14-15 November 2018
|European Case Law Identifier:||ECLI:EP:BA:2007:D001905.20070206|
|Date of decision:||06 February 2007|
|Case number:||D 0019/05|
|Language of proceedings:||EN|
|Download and more information:||
|Title of application:||-|
|Relevant legal provisions:||
Summary of Facts and Submissions
I. The appellant sat the European qualifying examination for professional representatives held from 24 to 26 March 2004.
II. By letter dated 8 October 2004 he was notified of the decision of the Examination Board that he had not been successful in the examination as his performance in the various papers had been marked as follows:
C: 40 - fail
D: 51,5 - pass
III. Notice of appeal against this decision was filed on 17 November 2004; the appeal fee was paid on the same day.
The statement setting out the grounds for appeal was filed on 16 December 2004.
IV. The appellant's submissions can be summarised as follows:
The EQE is governed by regulations (REE) which give candidates very little information of the kind of answers expected from them.
The only reliable sources of information in this respect are the former published "Compendiums", which include reports on each paper together with a possible model solution for each question.
Generally speaking six hours duration for examination in paper C is a very demanding time schedule, all the more so for candidates not having an official language of the EPO as a mother tongue.
The answers are examined claim by claim, whereby a candidate's answers are compared to the exhaustive model answers, including all features and arguments to which a certain amount of points are allocated. Such an approach is a too rigid and academic one. In fact it does not allow the Examiners to evaluate the answer in its entirety, although the purpose of the EQE being to test whether or not a candidate is "fit to practise as a professional representative before the EPO".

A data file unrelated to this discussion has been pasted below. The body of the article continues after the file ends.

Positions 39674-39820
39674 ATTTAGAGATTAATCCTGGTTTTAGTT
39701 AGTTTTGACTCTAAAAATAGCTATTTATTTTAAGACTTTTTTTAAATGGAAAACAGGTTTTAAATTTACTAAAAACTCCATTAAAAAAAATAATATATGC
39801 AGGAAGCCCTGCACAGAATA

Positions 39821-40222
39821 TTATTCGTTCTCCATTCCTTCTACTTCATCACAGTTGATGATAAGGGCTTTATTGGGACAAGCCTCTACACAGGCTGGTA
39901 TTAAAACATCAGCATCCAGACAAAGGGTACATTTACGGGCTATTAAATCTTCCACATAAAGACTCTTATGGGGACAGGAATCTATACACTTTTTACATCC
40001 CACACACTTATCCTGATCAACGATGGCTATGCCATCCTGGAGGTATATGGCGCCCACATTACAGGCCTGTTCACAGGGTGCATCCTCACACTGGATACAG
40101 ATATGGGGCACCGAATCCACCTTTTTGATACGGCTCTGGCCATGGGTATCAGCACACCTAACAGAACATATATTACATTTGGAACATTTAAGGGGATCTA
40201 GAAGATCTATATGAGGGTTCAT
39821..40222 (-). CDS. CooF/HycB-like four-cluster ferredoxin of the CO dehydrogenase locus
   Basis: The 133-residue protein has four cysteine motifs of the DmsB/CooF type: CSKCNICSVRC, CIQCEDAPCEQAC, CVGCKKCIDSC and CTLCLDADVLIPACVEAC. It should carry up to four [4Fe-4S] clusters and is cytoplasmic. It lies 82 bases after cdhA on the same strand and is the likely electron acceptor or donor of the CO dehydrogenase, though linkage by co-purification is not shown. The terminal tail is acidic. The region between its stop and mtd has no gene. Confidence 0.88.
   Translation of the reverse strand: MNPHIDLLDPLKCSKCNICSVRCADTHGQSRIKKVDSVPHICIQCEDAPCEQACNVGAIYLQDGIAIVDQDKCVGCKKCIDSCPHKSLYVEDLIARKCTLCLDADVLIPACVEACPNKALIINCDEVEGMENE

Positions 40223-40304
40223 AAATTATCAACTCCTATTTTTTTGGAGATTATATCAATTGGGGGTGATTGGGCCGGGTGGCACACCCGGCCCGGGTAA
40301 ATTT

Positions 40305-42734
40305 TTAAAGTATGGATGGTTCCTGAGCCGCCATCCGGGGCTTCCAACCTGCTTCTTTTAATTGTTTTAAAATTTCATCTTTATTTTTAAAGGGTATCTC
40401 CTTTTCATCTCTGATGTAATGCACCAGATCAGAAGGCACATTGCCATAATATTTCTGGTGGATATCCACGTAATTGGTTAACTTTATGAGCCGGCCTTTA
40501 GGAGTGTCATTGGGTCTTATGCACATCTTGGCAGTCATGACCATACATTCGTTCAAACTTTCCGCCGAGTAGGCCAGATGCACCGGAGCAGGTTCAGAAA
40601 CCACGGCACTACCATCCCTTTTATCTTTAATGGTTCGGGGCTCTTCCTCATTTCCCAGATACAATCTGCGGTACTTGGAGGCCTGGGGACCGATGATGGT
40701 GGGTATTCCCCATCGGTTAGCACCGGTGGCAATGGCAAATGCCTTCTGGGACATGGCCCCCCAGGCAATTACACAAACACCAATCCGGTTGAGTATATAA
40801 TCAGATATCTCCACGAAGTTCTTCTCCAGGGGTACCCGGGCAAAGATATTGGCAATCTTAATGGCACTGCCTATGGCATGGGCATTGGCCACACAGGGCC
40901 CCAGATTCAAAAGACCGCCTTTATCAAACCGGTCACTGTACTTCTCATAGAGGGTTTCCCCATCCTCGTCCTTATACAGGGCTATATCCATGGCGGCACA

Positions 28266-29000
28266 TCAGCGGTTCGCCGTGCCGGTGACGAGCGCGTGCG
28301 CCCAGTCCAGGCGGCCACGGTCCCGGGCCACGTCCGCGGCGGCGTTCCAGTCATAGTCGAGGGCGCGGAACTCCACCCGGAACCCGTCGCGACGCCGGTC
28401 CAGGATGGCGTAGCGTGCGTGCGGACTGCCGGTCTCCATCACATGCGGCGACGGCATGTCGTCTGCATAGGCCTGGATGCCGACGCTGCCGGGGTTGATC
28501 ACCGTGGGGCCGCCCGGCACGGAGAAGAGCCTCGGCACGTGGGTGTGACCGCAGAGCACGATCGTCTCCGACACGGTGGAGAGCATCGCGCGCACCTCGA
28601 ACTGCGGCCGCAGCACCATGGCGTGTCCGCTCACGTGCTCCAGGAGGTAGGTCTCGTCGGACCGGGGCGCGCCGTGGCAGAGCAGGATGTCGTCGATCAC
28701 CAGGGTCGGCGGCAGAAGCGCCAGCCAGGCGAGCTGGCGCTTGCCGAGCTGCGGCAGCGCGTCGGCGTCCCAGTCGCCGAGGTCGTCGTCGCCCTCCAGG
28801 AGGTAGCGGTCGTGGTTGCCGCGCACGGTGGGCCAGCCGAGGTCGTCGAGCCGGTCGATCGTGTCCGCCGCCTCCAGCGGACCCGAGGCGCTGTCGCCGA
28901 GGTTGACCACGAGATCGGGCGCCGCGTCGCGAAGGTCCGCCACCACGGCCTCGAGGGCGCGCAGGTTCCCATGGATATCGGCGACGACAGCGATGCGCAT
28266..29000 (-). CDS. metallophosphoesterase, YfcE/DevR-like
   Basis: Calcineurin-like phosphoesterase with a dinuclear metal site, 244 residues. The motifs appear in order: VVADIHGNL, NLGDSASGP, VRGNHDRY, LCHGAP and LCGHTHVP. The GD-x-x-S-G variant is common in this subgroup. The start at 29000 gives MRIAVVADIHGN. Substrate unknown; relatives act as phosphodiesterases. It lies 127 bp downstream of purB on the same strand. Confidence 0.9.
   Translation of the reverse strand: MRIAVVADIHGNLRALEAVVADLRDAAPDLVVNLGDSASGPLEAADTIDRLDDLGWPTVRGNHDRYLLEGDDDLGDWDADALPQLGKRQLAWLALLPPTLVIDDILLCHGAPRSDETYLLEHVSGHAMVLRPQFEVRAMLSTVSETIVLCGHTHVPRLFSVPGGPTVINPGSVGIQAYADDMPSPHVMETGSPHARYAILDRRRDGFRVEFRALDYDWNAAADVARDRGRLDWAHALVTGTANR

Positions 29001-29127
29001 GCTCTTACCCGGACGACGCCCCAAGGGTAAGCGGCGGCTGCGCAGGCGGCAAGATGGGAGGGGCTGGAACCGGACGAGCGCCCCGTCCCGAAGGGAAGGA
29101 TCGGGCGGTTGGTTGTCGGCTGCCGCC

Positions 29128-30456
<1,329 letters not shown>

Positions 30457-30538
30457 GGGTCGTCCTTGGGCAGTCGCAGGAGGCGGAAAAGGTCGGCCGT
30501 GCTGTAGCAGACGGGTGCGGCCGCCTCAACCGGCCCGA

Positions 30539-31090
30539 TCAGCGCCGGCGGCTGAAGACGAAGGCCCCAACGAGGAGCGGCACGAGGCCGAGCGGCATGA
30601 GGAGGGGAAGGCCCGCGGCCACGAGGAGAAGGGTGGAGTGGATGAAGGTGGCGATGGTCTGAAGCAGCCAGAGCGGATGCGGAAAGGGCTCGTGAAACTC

In this view, the statement in Compendium 2003 according to which "more than a formally valid opposition is required; candidates must present their best case, fully arguing all reasonable attacks..." is in contradiction with said purpose of the EQE. If a candidate gives this perfect answer he should then be awarded with 100 points; if he gives an adequate answer, i.e. which as whole would serve as a successful opposition, he should then be awarded at least 50 points.
The point behind all these comments could be summed up as follows:
If the examination's purpose is to test whether a candidate is "fit to practise the profession of a European patent attorney" (REE, R. 4), it should not be possible that an answer in paper C with all claims attacked with correct Annexes on their combination (no wrong attacks) and all addressing the relevant passages, be granted 40 marks out of 100 possible, and graded "fail".
The appellant further went on to dispute each claim, point by point, as well as the corresponding allocation of marks.
In a communication dated 12 October 2006 the appellant was informed that the Board was nevertheless of the opinion that the appeal was to be dismissed.
V. By letter dated 2 January 2007 the Appellant informed the Board that he did not intend to file any comment in response to the aforesaid communication.
Reasons for the Decision
1. The appeal is admissible.
2. It is in fact well-established jurisprudence of the Disciplinary Board that it only has jurisdiction in EQE matters to establish whether or not the first instance (i.e. the Examination Board) has infringed the REE or a provision implementing it. The Board cannot reconsider the examination procedure on its merits nor entertain allegations that papers have been marked incorrectly, save to the extent of mistakes which are serious and so obvious that they can be identified immediately without re-opening of the entire marking procedure [see, for example, D 1/92 (OJ 1993, 357), Reasons points 3 to 5 and D 6/92 (OJ 1993, 361), Reasons points 5 to 6 or D 9/00, Reasons point 2].
Neither is in the present case the text of the paper misleading or confusing (see D 13/02, point 4 of the reasons), nor can a mistake be identified in the so called "possible solution" on which the assessment of the appellant's answer was based (see D 6/04 of 30 August 2004, point 1 of the reasons).
Hence no violation of the REE or higher ranking law has been proven by the Appellant whose appeal must therefore be dismissed.
For these reasons it is decided that:
The appeal is dismissed.